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The Vine Witch by Luanne G. Smith – FULL REVIEW

Thank you to @captainthumbs for writing this guest review!

The Vine Witch is steeped in the soil of the Chanceaux Valley, an area made famous for its wine. It seeks to transport you and all of your senses such that you feel the grapes, the vines, smell the rich scent of soil, and the fragrance of the aging barrels tucked away in the ancient wine cellars. The novel takes place during the turn of the century just as the automobile & airplanes have become established into public knowledge, giving the novel a wonderful sense of the old coming into first contact with the new more modern ways of doing things. Wine making acts as a bridge between the two – it’s a tradition that spans generations, even as it finds itself in a new, more modern era.


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The Last Sun by KD Edwards – FULL REVIEW

The Last Sun is absolutely perfect for anyone who wants a quick-paced read filled with lovable characters. The world is beautifully realized, combining aspects of modern human living with the magic of the Tarot arcana. The wonderful Sharade over at The Fantasy Inn first put this book on my radar, and I have to say: she knows what she’s on about. I had such a good time with this book! Highly recommended to fans of Gideon the Ninth by Tamsyn Muir or the Cradle series by Will Wight, The Last Sun is filled with lovable, snarky characters.  


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My Beautiful Life by KJ Parker – FULL REVIEW

My Beautiful Life plays with structure and characters in a way that seems to be slightly divorced from its intended audience. When taken as a writing study, it’s actually quite interesting – how might an author bring about a story wherein the end is revealed at the beginning? Unfortunately, writing studies typically aren’t being published en masse. They’re just studies, meant to hone writing skills. Although this novella nails the tone and characters it seeks to portray, it was very difficult to connect with the story as a reader. 


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Among Others by Jo Walton – FULL REVIEW

Among Others is a love letter to books and reading. It’s about the sheer joy and validation in finding people who are like you. Jo Walton thrills in the connectedness of the human experience, finding magic within the threads that bind us all together. This is a cozy, warm tale about finding your home after tragedy. It is not the trip to Mordor; it is the Scouring of the Shire. The Chosen Ones have already won, and the world is saved… so now, it’s time to live.

Jo Walton’s writing is slow, meandering, and filled with love.

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Sooner Or Later Everything Falls Into The Sea by Sarah Pinsker – FULL REVIEW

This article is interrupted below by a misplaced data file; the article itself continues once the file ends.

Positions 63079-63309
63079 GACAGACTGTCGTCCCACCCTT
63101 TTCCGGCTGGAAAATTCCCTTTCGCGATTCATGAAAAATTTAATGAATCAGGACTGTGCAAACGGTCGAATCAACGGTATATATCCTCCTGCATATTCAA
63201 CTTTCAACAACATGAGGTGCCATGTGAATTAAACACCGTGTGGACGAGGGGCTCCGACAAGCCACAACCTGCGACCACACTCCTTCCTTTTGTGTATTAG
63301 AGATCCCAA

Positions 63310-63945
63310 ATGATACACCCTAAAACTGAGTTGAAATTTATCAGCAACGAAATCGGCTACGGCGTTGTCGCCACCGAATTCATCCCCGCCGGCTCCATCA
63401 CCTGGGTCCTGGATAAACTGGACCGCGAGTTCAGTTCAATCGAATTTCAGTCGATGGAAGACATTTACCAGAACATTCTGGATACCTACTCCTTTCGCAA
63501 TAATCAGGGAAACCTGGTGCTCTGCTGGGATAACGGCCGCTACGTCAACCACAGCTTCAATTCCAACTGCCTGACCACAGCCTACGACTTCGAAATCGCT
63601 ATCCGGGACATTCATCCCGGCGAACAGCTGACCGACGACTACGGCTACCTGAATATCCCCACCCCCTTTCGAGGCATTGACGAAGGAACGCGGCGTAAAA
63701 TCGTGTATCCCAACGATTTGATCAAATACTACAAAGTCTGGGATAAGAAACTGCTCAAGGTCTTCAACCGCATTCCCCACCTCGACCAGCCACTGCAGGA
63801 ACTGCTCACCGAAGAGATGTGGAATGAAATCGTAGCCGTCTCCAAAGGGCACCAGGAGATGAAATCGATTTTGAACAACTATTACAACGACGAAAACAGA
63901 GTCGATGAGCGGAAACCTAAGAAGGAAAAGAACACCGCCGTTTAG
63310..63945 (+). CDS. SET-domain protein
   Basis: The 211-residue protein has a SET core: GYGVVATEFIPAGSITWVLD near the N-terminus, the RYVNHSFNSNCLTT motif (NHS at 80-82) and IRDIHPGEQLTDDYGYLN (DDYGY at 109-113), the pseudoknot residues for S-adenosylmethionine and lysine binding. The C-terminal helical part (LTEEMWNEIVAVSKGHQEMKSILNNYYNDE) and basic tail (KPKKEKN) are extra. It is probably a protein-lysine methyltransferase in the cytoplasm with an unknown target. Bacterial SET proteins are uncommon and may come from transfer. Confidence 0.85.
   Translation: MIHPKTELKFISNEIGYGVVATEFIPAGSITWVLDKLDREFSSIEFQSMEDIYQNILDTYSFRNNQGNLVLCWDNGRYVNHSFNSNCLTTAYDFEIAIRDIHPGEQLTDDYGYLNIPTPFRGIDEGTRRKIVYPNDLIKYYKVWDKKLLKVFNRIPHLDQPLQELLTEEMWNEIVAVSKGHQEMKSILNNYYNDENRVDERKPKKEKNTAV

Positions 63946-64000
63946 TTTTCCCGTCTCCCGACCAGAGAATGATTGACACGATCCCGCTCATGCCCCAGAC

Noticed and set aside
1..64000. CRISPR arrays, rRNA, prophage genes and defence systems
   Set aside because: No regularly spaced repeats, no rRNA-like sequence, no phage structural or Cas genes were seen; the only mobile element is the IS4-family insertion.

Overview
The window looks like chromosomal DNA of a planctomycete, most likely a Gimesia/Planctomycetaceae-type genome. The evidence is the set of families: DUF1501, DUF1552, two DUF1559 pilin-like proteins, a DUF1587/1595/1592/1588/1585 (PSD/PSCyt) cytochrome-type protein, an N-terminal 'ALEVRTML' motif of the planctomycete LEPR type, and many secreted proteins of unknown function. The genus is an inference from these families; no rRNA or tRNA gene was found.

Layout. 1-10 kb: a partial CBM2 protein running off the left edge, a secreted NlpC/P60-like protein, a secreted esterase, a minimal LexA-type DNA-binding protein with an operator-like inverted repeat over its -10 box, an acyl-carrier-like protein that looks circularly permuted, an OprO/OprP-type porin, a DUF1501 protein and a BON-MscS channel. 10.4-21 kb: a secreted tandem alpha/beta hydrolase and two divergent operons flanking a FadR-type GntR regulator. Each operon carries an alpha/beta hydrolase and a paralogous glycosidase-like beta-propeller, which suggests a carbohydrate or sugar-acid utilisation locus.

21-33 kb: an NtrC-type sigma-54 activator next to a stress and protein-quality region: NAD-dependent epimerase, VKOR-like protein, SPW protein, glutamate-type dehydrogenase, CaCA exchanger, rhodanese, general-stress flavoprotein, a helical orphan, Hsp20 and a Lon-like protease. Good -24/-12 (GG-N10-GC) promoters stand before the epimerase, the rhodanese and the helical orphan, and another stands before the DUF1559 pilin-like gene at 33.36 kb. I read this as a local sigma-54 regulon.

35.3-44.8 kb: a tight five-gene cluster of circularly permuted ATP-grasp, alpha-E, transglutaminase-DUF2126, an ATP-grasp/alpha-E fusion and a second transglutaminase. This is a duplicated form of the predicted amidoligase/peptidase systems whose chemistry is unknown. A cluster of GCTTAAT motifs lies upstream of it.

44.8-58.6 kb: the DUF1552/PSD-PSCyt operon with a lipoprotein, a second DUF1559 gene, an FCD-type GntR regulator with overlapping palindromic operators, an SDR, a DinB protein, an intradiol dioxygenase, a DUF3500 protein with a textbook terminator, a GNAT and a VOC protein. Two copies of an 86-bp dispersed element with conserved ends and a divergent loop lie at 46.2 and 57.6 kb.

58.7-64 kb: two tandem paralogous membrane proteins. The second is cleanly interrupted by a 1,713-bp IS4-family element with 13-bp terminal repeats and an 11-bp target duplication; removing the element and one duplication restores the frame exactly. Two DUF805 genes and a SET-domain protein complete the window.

This story is available online for free at: Lightspeed Magazine

Gabby is near death when Bay snatches her from the sea. She’s sunburnt, starving, and has nowhere to go. This story hints at her circumstances, capturing a small slice of what our future might hold. It is often hopeful and optimistic, despite the dire circumstances. Although there is much to mourn and many communities which have become toxic and insular, others have simply moved forward to develop a new life.


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Do Not Look Back, My Lion by Alix E. Harrow – FULL REVIEW
This story is available online for free at: Beneath Ceaseless Skies

Told in Harrow’s always stunning prose, Do Not Look Back, My Lion tells a heart-wrenching tale of love and sacrifice. She uses gender, title, and reader expectation to create a society that’s both foreign and familiar. Husband has become a role divorced from gender, even as wife has remained a status limited to women. Women are not only the givers of life, but also the takers. Harrow explores motherhood, matriarchy, and gender through the lens of disability and nonconformity.


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The Lie Misses You by John Wiswell – FULL REVIEW
This story is available online for free at: Cast of Wonders (audio / text formats)

In the midst of an intergalactic war, one family has been torn asunder by disease. Their oldest daughter, Vim fights in the war as a soldier, while their youngest daughter, Carrie, The Lie, remained behind and became infected. The family regularly video chats with Vi, talking about the daily goings on and how they’re all doing. They hide the worst from Vi, knowing that it would only hurt her to know how bad things have become back home. It’s a series of white lies that become truth in the hearts of everyone involved. 

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Have you read any of these books? What did you think? Are you looking forward to any of the next month’s line-up in particular?

Let me know in the comments below!